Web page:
With lackluster growth this year, DocucorpInternational (NASDAQ:DOCC) has had little traction with its stock, which has spun its wheels at between $6 to $8 per share. In the company's latest earnings conference call, CEO Michael D. Andereck saw little change ahead for 2007, giving investors even less to get excited about.

In the fiscal first quarter, the company's revenues increased from $20.8 million to $21.7 million. During this time, net income increased from $546,000, or $0.05 per share, to $765,000, or $0.07 per share. But software license revenues, which generally lead to ongoing maintenance and service revenues, fell from $2.035 million to $1.876 million.

Docucorp develops software to manage the complete lifecycle of a company's customer data, including statements and billings, correspondence automation, and electronic bill presentment. What's more, Docucorp's software is built to deal with many technology platforms, including those from IBM (NYSE:IBM), Microsoft (NASDAQ:MSFT), and even Linux.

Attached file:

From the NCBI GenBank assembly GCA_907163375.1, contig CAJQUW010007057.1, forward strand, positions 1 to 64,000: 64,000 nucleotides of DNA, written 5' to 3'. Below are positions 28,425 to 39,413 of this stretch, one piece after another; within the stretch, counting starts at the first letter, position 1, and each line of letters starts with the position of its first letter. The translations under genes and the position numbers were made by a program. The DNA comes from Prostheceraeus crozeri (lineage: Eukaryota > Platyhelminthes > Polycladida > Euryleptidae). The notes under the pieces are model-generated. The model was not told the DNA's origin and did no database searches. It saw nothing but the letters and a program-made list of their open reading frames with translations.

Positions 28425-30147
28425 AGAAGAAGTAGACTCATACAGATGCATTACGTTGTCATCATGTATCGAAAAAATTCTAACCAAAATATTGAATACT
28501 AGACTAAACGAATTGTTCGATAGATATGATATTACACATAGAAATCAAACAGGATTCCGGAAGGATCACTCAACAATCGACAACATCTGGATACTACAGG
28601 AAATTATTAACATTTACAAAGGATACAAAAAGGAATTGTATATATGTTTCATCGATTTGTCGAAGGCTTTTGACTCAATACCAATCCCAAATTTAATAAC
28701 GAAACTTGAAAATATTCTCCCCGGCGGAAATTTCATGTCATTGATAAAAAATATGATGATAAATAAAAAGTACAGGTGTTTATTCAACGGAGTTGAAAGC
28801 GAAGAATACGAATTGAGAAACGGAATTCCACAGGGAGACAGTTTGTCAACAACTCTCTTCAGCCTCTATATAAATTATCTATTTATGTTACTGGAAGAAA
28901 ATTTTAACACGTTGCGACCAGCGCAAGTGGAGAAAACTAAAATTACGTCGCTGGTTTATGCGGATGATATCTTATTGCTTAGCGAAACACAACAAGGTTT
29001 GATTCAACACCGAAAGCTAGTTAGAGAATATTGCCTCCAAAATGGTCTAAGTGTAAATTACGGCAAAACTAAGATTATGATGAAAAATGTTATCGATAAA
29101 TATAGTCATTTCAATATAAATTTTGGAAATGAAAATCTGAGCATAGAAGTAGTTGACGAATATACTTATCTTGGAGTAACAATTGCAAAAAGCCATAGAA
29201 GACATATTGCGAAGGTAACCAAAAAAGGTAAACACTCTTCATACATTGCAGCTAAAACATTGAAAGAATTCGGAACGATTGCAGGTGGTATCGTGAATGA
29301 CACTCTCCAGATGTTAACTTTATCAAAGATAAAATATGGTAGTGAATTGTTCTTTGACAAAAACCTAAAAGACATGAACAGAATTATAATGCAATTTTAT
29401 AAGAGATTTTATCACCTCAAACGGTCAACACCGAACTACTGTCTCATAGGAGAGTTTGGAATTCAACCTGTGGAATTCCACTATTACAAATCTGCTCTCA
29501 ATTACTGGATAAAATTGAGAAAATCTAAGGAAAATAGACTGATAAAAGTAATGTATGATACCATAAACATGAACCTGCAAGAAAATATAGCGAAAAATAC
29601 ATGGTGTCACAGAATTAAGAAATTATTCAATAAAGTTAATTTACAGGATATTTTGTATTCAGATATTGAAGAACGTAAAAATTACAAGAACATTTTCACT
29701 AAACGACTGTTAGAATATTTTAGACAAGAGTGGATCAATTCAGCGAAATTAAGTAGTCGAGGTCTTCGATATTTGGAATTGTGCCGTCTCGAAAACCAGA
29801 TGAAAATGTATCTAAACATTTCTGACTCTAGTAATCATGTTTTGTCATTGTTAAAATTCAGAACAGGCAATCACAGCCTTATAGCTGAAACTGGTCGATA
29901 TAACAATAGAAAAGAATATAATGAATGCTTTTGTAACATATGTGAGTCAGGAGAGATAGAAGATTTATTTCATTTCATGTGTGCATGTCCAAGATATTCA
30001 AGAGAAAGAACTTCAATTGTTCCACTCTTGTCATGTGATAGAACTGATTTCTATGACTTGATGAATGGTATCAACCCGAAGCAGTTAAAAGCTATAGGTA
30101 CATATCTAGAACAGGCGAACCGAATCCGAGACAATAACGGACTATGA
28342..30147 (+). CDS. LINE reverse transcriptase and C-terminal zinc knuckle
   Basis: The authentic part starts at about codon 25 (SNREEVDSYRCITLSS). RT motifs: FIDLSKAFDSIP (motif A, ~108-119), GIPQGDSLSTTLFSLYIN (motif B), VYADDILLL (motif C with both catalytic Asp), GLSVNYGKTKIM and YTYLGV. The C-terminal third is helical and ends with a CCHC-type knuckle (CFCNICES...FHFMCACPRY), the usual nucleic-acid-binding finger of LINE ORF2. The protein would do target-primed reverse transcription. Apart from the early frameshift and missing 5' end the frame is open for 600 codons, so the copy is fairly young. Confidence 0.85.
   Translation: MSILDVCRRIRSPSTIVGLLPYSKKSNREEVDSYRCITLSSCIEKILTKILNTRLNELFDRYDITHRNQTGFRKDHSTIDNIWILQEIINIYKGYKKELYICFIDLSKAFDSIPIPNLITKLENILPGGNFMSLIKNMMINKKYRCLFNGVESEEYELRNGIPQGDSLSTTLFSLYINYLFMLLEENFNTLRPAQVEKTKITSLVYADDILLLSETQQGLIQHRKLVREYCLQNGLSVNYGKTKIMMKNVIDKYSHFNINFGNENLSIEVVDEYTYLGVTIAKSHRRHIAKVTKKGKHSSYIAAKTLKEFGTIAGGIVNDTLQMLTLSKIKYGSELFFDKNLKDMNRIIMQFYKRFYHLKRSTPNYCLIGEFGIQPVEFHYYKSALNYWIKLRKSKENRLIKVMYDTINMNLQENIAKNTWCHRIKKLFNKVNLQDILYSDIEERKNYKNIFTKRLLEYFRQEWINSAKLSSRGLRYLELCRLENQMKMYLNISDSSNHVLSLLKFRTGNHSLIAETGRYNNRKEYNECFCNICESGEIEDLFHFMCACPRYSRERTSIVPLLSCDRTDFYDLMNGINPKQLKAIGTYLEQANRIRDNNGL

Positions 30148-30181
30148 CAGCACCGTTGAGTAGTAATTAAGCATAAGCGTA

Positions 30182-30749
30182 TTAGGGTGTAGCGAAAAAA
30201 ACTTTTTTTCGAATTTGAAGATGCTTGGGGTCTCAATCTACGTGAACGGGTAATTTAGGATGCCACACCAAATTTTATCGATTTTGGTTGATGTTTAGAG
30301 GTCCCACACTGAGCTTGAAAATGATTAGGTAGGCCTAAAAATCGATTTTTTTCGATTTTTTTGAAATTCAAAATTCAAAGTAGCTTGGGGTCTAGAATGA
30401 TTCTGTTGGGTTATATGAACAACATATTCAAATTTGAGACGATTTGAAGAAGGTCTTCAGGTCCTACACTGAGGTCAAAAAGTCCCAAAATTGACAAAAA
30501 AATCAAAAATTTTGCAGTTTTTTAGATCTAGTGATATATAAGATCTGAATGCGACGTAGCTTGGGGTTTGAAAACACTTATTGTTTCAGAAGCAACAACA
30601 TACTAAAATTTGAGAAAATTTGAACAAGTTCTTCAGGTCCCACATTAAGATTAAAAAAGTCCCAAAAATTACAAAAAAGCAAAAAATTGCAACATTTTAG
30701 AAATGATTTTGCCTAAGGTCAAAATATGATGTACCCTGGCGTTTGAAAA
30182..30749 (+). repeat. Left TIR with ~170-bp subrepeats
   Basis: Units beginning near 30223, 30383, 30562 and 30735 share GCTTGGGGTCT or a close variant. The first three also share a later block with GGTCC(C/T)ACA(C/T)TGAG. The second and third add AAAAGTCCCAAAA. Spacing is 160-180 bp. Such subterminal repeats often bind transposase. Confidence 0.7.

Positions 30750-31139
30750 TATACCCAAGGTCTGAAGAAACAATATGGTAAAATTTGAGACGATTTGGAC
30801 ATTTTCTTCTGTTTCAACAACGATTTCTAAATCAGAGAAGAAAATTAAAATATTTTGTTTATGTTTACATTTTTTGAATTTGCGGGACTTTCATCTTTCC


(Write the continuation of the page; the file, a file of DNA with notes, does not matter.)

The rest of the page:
Docucorp focuses on four key industries: insurance, utilities, financial services, and health care. A majority of the revenues come from the insurance industry, which must deal with a "paper blizzard" because of its large number of policyholders and the complex regulations. Automation can be a big help for these companies in realizing cost savings.

Docucorp has spent the past year embroiled in a much-needed restructuring of its sales force. Yet it still lacks a vice president of sales, with no indication when one will be hired. This important position needs a permanent leader, especially since Docucorp is trying to get land software license business.

Despite those issues, the stock still looks undervalued, with an approximate price-to-sales ratio of 1. Even the slowest-growing software companies more typically sport a multiple of two times revenues.

Then again, it's easy for small companies like Docucorp to get lost in the market's noise. In light of the industry's renewed merger activity, and the flurry of companies being taken private, it's a fair bet that value players will start to notice this stock sooner or later.

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Fool contributor Tom Taulli does not own shares mentioned in this article. He is currently ranked 113 out of 13,993 in CAPS. The Fool has a very nice disclosure policy.